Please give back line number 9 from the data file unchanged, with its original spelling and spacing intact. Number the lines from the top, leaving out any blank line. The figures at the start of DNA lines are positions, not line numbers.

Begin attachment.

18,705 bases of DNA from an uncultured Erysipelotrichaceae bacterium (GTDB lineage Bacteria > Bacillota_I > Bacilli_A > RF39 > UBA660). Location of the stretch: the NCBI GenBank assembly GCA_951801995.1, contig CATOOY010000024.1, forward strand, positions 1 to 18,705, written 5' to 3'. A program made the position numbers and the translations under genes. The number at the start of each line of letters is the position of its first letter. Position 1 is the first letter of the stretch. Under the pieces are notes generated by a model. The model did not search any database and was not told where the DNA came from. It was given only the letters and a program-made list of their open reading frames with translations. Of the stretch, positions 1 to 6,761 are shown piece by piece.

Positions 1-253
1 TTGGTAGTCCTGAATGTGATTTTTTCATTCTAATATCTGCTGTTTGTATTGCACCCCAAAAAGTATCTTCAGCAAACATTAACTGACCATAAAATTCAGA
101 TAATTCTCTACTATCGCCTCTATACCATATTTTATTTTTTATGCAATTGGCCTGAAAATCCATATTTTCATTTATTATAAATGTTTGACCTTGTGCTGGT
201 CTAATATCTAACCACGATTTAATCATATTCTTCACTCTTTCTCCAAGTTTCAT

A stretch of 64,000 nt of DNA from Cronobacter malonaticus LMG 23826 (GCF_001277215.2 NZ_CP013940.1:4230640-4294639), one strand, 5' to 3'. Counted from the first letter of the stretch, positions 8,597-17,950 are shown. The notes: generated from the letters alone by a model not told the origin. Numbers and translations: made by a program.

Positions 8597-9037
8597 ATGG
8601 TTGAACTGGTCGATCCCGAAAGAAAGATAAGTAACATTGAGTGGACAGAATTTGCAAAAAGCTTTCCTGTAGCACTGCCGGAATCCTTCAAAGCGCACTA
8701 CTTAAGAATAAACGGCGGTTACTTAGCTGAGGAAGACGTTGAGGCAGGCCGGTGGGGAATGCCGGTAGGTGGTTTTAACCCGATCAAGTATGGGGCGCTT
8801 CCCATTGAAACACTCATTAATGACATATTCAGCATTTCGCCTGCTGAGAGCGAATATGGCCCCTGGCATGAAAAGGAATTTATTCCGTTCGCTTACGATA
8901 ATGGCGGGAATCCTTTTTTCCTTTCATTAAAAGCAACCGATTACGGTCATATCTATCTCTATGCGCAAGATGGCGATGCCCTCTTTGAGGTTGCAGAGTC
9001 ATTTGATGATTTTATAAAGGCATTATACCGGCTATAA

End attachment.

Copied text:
8601 TTGAACTGGTCGATCCCGAAAGAAAGATAAGTAACATTGAGTGGACAGAATTTGCAAAAAGCTTTCCTGTAGCACTGCCGGAATCCTTCAAAGCGCACTA